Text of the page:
Opening remarks from Nancy Partner:  “Fiction and History: Patrolling the Borders

All participants – we hope for fifteen to twenty – will be from the call for papers.  Please send proposals and abstracts (300 words) by November  20 to  Professor Nancy Partner, History and Classical Studies Leacock, Rm 635, Department of History, 855 Sherbrooke, West Montreal, Quebec, H3A 2T7 (or nancy.partner@mcgill.ca) and Professor John Burt, Department of English MS023, Brandeis University, Waltham MA 02454 (or burt@brandeis.edu)..

Moderator: Debra Fried, Cornell University
Gary Roberts, Tufts University

We seek papers on the use of names, conventions of naming, or changes of name, in Poetry and in Fiction, especially but not exclusively the use of personal names. Examples might include:

•  Papers on the uses of names in dialogue, dramatic speech, literary conversations: what some of the effects of/motivations behind deploying names when someone is talking?

•  Papers on names as elements of lexis or diction: names as words, words as names; the placement and poetics of names in various verse designs or prose textures.

•  Papers on the ethics of naming name in literature.

•  Anything that develops/applies Allen Grossman’s poetics, in particular the conservation of personhood. Theories of naming associated with other scholars of poetry, e.g. Christopher Ricks, Alastair Fowler or John Hollander.

•  Papers discussing the history of printing and the use of names in literature.

•  Papers representing the point of view of a card-carrying philosopher of language who has an affinity and respect for literature and literary questions and would be able to outline for an audience of literary scholars some of the current philosophical work on proper names, and in particular how literary uses challenge semantic assumptions regarding reference and meaning.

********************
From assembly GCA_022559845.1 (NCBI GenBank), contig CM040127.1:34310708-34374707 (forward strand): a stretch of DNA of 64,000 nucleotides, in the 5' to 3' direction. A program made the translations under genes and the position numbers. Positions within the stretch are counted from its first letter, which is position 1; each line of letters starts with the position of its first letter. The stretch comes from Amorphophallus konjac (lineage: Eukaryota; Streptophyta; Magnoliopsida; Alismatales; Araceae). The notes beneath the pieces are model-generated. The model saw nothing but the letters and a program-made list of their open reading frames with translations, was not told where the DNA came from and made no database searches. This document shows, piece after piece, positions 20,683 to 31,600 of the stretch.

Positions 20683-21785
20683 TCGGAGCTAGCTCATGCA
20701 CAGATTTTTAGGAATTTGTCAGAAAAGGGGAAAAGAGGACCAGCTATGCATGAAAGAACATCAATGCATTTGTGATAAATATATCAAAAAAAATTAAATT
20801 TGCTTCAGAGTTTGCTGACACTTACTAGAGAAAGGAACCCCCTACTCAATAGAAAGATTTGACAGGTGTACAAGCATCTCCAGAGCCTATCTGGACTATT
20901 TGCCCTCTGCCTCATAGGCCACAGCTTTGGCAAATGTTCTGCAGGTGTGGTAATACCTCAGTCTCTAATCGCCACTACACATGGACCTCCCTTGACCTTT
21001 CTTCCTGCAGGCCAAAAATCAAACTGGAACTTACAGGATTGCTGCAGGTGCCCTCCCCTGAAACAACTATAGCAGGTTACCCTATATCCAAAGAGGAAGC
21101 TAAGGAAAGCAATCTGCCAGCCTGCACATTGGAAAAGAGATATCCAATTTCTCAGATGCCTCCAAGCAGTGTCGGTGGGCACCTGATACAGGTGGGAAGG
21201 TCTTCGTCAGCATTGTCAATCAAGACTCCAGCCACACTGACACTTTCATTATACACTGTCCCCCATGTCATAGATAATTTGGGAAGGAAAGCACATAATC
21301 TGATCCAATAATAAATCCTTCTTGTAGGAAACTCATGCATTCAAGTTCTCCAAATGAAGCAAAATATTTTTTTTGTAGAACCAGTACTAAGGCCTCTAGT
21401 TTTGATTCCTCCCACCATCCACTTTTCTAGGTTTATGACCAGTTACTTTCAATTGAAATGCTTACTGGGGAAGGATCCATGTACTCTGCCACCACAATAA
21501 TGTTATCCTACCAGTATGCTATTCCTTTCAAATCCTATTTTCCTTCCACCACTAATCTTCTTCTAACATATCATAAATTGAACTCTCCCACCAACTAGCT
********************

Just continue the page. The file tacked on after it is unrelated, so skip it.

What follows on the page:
•  Anything that demonstrates how some literary uses of names are more interesting/successful/compelling/pleasing than others.

All participants – we hope for fifteen to twenty – will be from the call for papers.  Please send proposals and abstracts (300 words) by November  20 to Professor Debra Fried, Department of English, 250 Goldwin Smith Hall, Cornell University Ithaca, NY 14853-3201
(or df18@cornell.edu).

Moderator: Archie Burnett, Boston University

Critical editions are difficult to edit and expensive to publish, yet without critical editions scholars and students are bound to catch many “soiled fish of the sea,'' to construct fanciful readings which turn on what turn out to be typographical errors.  The decisions editors make are often fraught ones.  When Edward Connery Lathem added a comma to Frost's “Stopping by Woods on a Snowy Evening,'' for what he thought of as grammatical reasons, changing “The woods are lovely, dark and deep,'' to “The woods are lovely, dark, and deep,'' he made those lines refer to three parallel attributes of the woods (loveliness, darkness, and depth), rather than treating the last two words as elaborating the meaning of “lovely.''  The change emptied the word “lovely'' of its seductive promise of dissolution, so that the speaker was merely whimsical, no longer half in love with easeful death.  We invite papers that consider any aspect of the problem of critical editing: the philosophical premises about authorship and texts that underlie its main practices,  specific problems of copy text and multiple versions, online editions, or the use of critical editions in the classroom.

All participants – we hope for fifteen to twenty – will be from the call for papers.  Please send proposals and abstracts (300 words) by November  20 to Professor Archie Burnett, Editorial Institute, Boston University, 143 Bay State Road.  Boston, MA 02215
(or burnetta@bu.edu).